Vaccine 11/2011; 30(1):42-50. DOI:10.1016/j.vaccine.2011.10.056 · 3.49 Impact Factor
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    ABSTRACT: Passive transfer of broadly neutralizing HIV antibodies can prevent infection, which suggests that vaccines that elicit such antibodies would be protective. Thus far, however, few broadly neutralizing HIV antibodies that occur naturally have been characterized. To determine whether these antibodies are part of a larger group of related molecules, we cloned 576 new HIV antibodies from four unrelated individuals. All four individuals produced expanded clones of potent broadly neutralizing CD4-binding-site antibodies that mimic binding to CD4. Despite extensive hypermutation, the new antibodies shared a consensus sequence of 68 immunoglobulin H (IgH) chain amino acids and arise independently from two related IgH genes. Comparison of the crystal structure of one of the antibodies to the broadly neutralizing antibody VRC01 revealed conservation of the contacts to the HIV spike.
    Science 08/2011; 333(6049):1633-7. DOI:10.1126/science.1207227 · 31.48 Impact Factor
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    ABSTRACT: DC-SIGN, a C-type lection expressed on dendritic cells, enhances HIV-1 infection in cis and in trans. HIV-1 circulating recombinant form (CRF) 07_BC viruses have been the predominant strain found among injection drug users in southern China and Taiwan. The goal of this study was to map the DC-SIGN-interactive domain on the gp120 of CRF07_BC. Pseudotyped viruses containing single (N233Q, N275Q, N330Q, N351Q, N355Q, N381Q, and N387Q), double (N233Q + N275Q, N233Q + N351Q, N275Q + N351Q), or triple (N233Q + N275Q + N351Q) N-glycan mutant gp120 were generated. Capture assays showed that the DC-SIGN-binding capacity of pseudoviruses with N275Q or N351Q decreased significantly. Rabbit antisera against synthetic peptides covering the N275 (R72 antiserum) or N351 (R77 antiserum) region blocked the interaction between wild-type gp120 and DC-SIGN in the capture assay. Furthermore, pseudotype viruses containing gp120 from five different CRF07_BC isolates were generated and R72 and R77 antisera blocked their interactions with DC-SIGN (80% for R72 and 40% for R77, respectively) in the capture assays. In conclusion, the N275 and N351 glycan sites on the CRF07_BC gp120 play an important role in mediating the interaction between gp120 and DC-SIGN. This information is valuable for developing both therapeutic and preventive agents for HIV-1 infection.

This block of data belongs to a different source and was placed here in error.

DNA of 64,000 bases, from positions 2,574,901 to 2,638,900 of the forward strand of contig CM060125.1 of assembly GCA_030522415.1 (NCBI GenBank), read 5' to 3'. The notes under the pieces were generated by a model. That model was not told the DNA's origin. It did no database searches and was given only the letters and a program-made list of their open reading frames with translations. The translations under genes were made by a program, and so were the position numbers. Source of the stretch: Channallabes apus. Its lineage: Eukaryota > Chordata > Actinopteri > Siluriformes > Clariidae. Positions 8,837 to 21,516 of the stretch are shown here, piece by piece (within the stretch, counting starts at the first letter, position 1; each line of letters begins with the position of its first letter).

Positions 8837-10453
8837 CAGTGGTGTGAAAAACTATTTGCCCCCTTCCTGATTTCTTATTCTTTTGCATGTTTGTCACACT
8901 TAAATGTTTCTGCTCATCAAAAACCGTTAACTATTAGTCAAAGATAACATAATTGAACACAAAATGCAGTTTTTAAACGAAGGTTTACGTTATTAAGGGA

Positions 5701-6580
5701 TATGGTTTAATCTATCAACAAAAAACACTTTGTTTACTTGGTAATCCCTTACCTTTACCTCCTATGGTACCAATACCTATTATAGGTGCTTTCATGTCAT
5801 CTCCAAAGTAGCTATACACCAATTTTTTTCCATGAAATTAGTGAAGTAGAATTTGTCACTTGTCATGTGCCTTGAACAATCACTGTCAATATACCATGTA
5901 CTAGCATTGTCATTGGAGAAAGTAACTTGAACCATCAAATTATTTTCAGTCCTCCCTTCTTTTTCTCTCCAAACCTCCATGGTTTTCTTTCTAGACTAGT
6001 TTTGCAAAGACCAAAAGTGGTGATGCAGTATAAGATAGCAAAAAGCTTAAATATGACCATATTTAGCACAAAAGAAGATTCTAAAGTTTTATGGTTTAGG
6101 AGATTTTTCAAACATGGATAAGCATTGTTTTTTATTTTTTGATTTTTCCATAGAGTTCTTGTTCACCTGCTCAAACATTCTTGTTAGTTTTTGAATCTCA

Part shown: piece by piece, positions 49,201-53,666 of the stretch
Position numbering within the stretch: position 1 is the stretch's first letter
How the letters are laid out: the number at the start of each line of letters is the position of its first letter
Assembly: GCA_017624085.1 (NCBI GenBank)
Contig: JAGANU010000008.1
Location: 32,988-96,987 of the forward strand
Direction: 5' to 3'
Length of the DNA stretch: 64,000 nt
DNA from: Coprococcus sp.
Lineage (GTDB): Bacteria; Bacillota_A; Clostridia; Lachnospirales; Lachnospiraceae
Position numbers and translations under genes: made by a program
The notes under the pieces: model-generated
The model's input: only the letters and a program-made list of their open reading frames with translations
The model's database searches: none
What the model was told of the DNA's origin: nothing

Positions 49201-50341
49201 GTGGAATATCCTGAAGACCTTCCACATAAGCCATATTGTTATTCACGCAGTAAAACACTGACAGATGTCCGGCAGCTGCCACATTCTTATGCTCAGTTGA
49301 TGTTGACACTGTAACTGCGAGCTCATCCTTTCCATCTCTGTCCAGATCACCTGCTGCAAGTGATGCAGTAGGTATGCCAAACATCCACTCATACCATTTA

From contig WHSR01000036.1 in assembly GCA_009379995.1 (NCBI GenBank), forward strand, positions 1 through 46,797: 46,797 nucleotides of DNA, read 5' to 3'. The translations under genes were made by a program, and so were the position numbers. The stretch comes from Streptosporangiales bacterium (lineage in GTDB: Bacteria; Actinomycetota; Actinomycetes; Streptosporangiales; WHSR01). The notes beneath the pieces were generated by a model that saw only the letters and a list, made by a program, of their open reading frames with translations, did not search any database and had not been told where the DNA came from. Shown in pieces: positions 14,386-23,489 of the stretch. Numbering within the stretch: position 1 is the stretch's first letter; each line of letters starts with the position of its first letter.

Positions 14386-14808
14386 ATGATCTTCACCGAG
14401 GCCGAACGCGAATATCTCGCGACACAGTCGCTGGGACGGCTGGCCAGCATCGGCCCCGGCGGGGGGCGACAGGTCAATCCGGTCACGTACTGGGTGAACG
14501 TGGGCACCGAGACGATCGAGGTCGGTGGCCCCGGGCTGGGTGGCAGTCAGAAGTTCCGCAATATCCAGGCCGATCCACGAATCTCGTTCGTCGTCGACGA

AIDS research and human retroviruses 08/2011; 27(8):831-9. DOI:10.1089/AID.2010.0215 · 2.46 Impact Factor